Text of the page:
It has been stated that citizens, who had to move from Kadifekale to Uzundere due to Urban Transformation, tried to maintain their spatial habits, they longed for their past lives that involved intense use of yards, gardens, and alleys, and experienced difficulties due to lack of shopping and use of gardens.
The study titled, “Socio-Spatial Analysis of Urban Transformation at Neighborhood Level: The Case Study of Kadifekale Residents Accommodated in TOKI Uzundere”, conducted by Asst. Prof. Dr. Neslihan Demirtaş Milz, Lecturer at IUE Faculty of Arts and Science, Department of Sociology, Meltem Eranıl Demirli, and Asst. Prof. Dr. Zeynep Tuna Ultav, revealed that new residents of Uzundere tried to maintain their spatial habits they acquired in Kadifekale.
‘Longing for Gardens and Alleys’
Asst. Prof. Dr. Neslihan Demirtaş Milz, who gave information about the study, stated that almost 2 thousand homes were demolished during Kadifekale Urban Transformation Project, and 10 thousand people got affected by this either directly or indirectly. She said, “Almost 70% of the houses that were subject to the transformation were the homes with tenants in them. Approximately 400 families in the slum housing area agreed to move to TOKI (Housing Development Administration) houses in Uzundere. Our studies revealed that the residents longed for gardens, yards, and alleys intensely. As for shopping habits, they opted for mobile markets instead of supermarkets, and spent time in their parking lots instead of going to cafes.”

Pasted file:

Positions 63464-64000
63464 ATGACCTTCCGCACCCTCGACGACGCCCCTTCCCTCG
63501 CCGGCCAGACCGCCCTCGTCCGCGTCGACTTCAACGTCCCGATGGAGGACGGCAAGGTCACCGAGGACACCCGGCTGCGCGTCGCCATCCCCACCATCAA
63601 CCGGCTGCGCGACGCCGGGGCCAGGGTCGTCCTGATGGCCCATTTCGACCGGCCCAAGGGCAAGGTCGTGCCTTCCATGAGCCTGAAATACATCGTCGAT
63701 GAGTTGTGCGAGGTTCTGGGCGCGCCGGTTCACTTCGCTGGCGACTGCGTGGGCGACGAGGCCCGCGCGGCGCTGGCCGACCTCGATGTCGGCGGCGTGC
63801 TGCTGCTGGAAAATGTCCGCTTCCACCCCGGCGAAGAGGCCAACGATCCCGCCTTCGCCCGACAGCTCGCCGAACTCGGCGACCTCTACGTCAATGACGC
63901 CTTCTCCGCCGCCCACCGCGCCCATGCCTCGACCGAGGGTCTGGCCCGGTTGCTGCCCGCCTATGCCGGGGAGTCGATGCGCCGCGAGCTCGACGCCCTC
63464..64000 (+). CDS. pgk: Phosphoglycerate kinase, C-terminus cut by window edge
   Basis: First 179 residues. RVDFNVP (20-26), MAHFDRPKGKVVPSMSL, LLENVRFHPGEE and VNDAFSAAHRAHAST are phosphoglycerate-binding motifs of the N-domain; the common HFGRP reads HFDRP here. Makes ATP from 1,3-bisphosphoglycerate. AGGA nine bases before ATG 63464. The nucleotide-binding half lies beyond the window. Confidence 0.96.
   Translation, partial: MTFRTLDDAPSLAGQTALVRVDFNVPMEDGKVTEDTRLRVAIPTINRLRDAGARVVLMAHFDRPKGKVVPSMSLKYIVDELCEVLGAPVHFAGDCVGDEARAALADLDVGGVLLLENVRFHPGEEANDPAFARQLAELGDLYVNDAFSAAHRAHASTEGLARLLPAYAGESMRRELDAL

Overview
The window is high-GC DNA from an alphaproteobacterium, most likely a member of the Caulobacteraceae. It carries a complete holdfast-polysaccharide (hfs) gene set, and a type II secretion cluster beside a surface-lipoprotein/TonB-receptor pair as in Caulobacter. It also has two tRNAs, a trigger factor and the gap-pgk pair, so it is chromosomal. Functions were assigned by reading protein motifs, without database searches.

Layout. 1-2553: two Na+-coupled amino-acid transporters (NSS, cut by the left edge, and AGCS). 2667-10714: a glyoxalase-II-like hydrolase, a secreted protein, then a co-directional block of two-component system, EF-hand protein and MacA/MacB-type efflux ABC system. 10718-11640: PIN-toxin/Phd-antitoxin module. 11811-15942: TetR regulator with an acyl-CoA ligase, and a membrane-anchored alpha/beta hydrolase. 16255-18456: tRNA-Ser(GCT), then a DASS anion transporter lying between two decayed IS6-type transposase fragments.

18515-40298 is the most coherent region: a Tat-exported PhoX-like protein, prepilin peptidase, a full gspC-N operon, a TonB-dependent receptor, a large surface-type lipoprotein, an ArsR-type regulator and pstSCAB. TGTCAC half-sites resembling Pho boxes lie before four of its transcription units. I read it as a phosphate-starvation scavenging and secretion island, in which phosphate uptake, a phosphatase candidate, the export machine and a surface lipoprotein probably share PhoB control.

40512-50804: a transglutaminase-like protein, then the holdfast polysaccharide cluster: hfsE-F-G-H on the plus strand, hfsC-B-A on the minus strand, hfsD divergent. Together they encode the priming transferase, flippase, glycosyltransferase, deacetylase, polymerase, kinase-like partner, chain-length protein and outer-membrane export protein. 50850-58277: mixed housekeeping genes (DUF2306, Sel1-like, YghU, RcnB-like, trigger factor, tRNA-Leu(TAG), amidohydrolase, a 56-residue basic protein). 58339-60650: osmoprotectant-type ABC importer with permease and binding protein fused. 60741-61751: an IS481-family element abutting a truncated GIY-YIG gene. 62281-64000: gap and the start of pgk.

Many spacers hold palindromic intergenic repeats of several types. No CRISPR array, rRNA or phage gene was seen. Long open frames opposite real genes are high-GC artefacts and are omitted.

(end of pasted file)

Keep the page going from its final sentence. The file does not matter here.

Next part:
'They Miss Street Life’
Milz stated that they focused on the discrepancies in terms of living spaces in Kadifekale and TOKI, and the residents tried to relive their habits in Uzundere. People experienced difficulties in trying to adjust to modern living, said Asst. Prof. Dr. Milz. “There are identified spaces such as markets, shopping centers, cafes; however, they choose to shop from mobile markets as they did in Kadifekale. They chat in parking lots rather than in cafeterias. They use space based on use of streets. Therefore, there are problems in use of spaces which we identify as vertical,” said Asst. Prof. Dr. Neslihan Demirtaş Milz.